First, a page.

Boehner Piles On FB Founder
There is so much inaccurate and misleading information floating around about Facebook Co-Founder Eduardo Saverin and his tax avoidance that it is time to point out a couple of things.
1. Renouncing U.S. Citizenship does not help you avoid taxes up to that point. In other words, Mr. Saverin still had to pay capital gains on his FB shares based on the value on the date that he renounced his citizenship. Which means that he owed (or already paid) hundreds of millions of dollars in capital gains taxes upon his exit.
2. He will have to pay the taxes that have accrued no matter where he lives. In other words, he is paying his “fair share” on what he earned as a U.S. Citizen. What he earns after that is between him and his new home country. The fact that he owns U.S. assets (FB shares) would make it rather easy for the IRS to collect the taxes that he owes. If he doesn’t pay, they can put a tax lien on his remaining FB ownership.
“There’s already a law on the books, George,” John Boehner said to George Stephanopoulos . “But this is outrageous. This is absolutely outrageous — that somebody would renounce their citizenship to avoid paying taxes. And yes, it’s already against the law.”
Senators Chuck Schumer and Bob Casey have been on the case for a while now. “Mr. Saverin has decided to ‘defriend’ the United States of America just to avoid paying his taxes,” said Schumer. “We aren’t going to let him get away with it so easily.”
“This guy just thinks he can rip us off by engaging in this scheme,” Casey, D-Pa., said.
“Saverin has turned his back on the country that welcomed him and kept him safe, educated him and helped him become a billionaire,” Schumer, D-N.Y., said. “This is a great American success story gone horribly wrong.”
ABC New’s entitled their article, “Facebook’s Eduardo Saverin ‘Spits in the Eye of the American People.’
Well, I don’t feel like Mr. Saverin “spat in my eye.” He earned money here and paid taxes on it (and will pay more if he hasn’t already). If he wants to leave then I think it is his loss. But, I think that if Mr. Saverin wanted to come back and start another Billion dollar company he should be welcomed back. Senator Schumer says that this country educated him and helped him become a billionaire. That is true. But, without Mr. Saverin’s money, Facebook may never have gotten started. It was his family money that financed Facebook from the beginning. Now, look how many Americans have become billionaires because of Mr. Saverin.
Let’s be clear. I do think that everyone should pay their fair share of taxes. But, there are two issues here worth mentioning:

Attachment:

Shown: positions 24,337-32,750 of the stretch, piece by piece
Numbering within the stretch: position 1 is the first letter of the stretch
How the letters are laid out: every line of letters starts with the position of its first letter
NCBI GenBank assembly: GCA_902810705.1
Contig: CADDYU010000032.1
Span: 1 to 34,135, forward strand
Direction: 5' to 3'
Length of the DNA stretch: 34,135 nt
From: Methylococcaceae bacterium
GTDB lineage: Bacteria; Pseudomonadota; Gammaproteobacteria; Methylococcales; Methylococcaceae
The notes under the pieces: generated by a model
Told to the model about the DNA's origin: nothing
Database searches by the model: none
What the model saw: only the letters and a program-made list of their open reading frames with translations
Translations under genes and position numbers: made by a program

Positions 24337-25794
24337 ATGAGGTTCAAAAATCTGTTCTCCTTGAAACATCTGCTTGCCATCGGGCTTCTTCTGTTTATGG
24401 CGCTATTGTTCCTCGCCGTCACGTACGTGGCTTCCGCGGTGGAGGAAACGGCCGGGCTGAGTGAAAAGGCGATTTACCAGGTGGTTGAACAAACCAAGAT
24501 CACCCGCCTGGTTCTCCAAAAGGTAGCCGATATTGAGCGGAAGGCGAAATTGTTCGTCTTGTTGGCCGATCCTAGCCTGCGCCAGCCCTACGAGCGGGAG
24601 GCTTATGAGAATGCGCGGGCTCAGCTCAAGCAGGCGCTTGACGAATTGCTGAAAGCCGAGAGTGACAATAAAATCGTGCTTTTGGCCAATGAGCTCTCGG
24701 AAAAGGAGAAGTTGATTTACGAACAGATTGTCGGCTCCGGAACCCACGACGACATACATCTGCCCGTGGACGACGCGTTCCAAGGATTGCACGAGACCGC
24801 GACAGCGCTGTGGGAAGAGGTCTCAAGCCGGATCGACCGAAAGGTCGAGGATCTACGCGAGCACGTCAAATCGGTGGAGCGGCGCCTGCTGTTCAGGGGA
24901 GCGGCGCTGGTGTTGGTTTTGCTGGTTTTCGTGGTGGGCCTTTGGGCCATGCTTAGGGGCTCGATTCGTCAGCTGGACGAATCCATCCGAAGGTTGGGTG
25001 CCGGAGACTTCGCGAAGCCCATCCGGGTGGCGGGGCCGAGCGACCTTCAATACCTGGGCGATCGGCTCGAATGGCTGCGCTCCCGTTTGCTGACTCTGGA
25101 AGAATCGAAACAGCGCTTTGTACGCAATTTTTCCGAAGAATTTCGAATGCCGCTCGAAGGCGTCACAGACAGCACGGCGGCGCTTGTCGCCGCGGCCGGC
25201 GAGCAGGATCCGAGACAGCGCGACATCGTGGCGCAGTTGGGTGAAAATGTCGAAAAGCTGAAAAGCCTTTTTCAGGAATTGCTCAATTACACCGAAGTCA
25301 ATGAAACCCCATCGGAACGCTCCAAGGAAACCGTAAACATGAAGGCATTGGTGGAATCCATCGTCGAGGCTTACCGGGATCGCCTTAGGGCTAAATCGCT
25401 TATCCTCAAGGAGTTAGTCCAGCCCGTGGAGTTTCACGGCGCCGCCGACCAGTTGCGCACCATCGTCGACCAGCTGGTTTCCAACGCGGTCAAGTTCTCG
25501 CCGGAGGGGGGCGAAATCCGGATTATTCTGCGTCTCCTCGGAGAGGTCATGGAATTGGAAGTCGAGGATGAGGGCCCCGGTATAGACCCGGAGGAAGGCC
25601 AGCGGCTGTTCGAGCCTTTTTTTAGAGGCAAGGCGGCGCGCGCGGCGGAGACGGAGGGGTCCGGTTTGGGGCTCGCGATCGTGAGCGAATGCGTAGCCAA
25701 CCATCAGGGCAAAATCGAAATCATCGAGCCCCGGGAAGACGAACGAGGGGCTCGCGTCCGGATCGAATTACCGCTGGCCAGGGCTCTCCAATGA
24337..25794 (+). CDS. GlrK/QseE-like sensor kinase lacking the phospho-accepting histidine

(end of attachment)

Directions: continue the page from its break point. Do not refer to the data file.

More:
1. We live in a Global Economy. Thus, we have to compete globally. The U.S. is the only country in the world that taxes it’s citizens on worldwide income no matter where you live. If someone leaves because U.S. taxes are too high that should tell us something. Also, the reporting requirements for U.S. Citizens living abroad are cumbersome. Just to have a foreign bank account means that you have to report the information to the IRS every year on Form TD F 90-22.1. Not reporting it results in a fine of $10,000 per occurrence. Just that requirement alone would make someone consider renouncing their U.S. Citizenship. Think about it. If you live overseas and you have two checking accounts, a savings account and business account and you forget to report those accounts to the IRS for two years, you could owe $80,000 in penalties, just for not letting them know that “hey, I have some foreign bank accounts.” And, of course, living overseas means that you have to pay taxes in the country where you live and to the U.S. Sure, you can exempt about $100,000 or so, but for the high income earners that doesn’t help much. Singapore doesn’t have a capital gains tax which could be the reason that Saverin chose that country. But, Singapore will benefit from him living there in other ways because of the money he will spend and invest in their country. Thus, Singapore is competing in the Global Economy by offering incentives, whereas Schumer is competing by trying to force people to stay.
2. If he owes taxes, he should have to pay them. I haven’t heard anyone report that Mr. Saverin said he isn’t going to pay the taxes that are actually due. But, to try to pass a new tax law just because of him? Come on. That is a little ridiculous.
In a time where we should be encouraging overseas investment into our economy, new laws like the one Senator Schumer is espousing would only discourage people from doing business here.
As far as Speaker Boehner is concerned, he would be much better served focusing on cutting the Federal Deficit by cutting spending instead of attacking Mr. Saverin. Perhaps if our Congress would focus more time and energy on finding ways to cut spending and finding ways to bring ex-patrioted dollars back into the U.S. instead of trying to squeeze every last dollar of possible taxes out of people on the other side of the world we wouldn’t be in the financial position we are in.